Tag Archives: electronic

Sigur Rós’s KVEIKUR

Sigur Rós

Call the genre whatever you want (art-rock, post-rock, experimental, ambient, downright tasty), Iceland’s Sigur Rós is one of the best bands of the current generation.  Big claim, I know, but Kveikur only solidifies the band’s stature as one of the genre’s best.  If you like Sigur Rós, go ahead and pick this record up.

In past years, Sigur Ros has been criticized for having a “formula”.  If you’re a fan of the band, you probably have some idea of what this formula is: soft, atmospheric music, swelling chord changes, and a gigantic build up that leaves the song on a massive crescendo.  Perhaps the band has been aware of their critics.  Since 2008’s Með Suð í Eyrum Við Spilum Endalaust, the band has retreated from their past “slow-burn to explosive finale” tendencies.  Their 2008 record found the band attempting to write more conventional pop songs (well, what would be pop for Sigur Ros, I suppose), and 2012’s Valtari was an exercise in decrescendos.  Valtari (a record I love), was created around music starting somewhat big and working its way down – the album even ends on a 3-song streak in which each proceeding song is a bit softer and a bit more minimalist than the last.  For this reason, coupled with the loss of multi-instrumentalist Kjartan Sveinsson, I was prepared for a minimalist exercise with Kveikur.

Earlier in the year, the band released “Brennisteinn” as their single to promote Kveikur.  This feels a bit misleading (not dishonest though) – the single doesn’t really represent what the album sounds like, but rather, it indicates that Sigur Ros is still tooling around with their sound.  To put another way, the rest of Kveikur doesn’t sound like “Brennisteinn” – instead, it seems to be an assurance that we aren’t getting another Valtari, or another ( ), or another Von.  Because this song leads the album, it starts Kveikur off with a near-industrial crunch.  At almost 8-minutes, it’s one of the most unexpected turns for the band.

Similarly, second-released single “Ísjaki” isn’t as representative either.  Ísjaki is busy in ways that most of Kveikur isn’t, and Jonsi’s vocals constantly keep the melody moving along.  But these two singles together tell the story of Kveikuer perfectly – many of the moments on Kveikur are characterized by poppy melodies thrown against a jagged backdrop.  The title track for example has Jonsi singing incredibly catchy vocals over distorted electronics.  These moments give the album’s cover (a boy holding an old gas mask over his face) some context.  Other tracks like “Yfirborð” and “Stormur” try to strike a similar balance, with Jonsi staying squarely in the spotlight this time around, rather than letting the music play on without him like we’ve seen in past releases.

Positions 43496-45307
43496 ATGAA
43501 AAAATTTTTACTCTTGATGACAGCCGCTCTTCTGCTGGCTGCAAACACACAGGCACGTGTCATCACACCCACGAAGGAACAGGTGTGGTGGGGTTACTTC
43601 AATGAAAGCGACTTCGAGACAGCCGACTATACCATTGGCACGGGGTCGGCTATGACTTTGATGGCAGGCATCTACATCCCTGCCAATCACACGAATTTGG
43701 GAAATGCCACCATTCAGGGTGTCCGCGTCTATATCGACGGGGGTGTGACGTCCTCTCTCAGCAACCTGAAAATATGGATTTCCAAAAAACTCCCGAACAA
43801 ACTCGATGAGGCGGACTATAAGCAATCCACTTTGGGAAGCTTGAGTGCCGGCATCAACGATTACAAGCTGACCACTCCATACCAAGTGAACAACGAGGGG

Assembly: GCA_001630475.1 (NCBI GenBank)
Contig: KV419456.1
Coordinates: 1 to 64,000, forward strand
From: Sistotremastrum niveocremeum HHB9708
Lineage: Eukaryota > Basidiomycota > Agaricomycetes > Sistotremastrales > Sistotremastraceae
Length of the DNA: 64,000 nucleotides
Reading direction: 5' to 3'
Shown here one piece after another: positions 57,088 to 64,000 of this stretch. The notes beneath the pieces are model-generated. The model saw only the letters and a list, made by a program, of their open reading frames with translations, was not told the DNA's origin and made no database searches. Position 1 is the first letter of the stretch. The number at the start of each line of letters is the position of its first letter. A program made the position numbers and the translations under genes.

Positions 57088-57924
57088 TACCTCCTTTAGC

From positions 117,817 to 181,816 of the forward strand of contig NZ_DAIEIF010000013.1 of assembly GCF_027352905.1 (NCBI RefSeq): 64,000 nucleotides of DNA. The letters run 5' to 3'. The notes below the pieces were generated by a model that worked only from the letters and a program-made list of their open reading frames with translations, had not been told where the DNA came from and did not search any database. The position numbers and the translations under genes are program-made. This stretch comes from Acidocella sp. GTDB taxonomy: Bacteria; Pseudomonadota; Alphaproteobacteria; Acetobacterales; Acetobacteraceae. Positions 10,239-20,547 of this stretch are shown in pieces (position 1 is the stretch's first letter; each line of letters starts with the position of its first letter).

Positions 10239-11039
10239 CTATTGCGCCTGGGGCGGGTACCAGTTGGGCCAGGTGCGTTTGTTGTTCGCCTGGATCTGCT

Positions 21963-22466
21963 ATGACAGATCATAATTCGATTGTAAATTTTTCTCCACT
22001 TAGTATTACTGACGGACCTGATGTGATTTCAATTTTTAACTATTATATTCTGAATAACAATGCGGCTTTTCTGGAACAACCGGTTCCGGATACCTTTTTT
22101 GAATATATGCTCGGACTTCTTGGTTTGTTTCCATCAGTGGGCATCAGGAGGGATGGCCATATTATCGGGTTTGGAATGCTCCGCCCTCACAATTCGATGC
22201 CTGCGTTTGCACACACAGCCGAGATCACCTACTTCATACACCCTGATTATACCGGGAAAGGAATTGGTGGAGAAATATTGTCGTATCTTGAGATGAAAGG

The band continues toying with its sound, so there is plenty of new things to hear here though.  Musically, this record feels like a mix between Með Suð í Eyrum Við Spilum Endalaust and Valtari – these songs are perhaps a bit more straight-forward than the Sigur Rós we are used to, but every song is loaded with a healthy dose of atmosphere.  By the time the closer “Var” comes around, it feels like we can finally rest.  It’s a quiet, ambient track that gives listeners a chance to reflect – so much of Kveikur is loaded with business, it feels somewhat relieving to have this moment before circling around back to “Brennisteinn.”

If you haven’t liked anything you’ve heard by Sigur Rós so far, you probably won’t find much on Kveikur to change your mind.  For fans of the band though, this album is a must-hear.  Don’t let the lead track “Brennisteinn” scare you away – there’s plenty here of the band you know and love, but there’s also plenty that you’ve never heard from them before.  This might be my favorite of their’s since 2005’s Takk…

Notable tracks to download/sample: “Ísjaki”, “Yfirborð”, and “Kveikur”

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Atoms for Peace: AMOK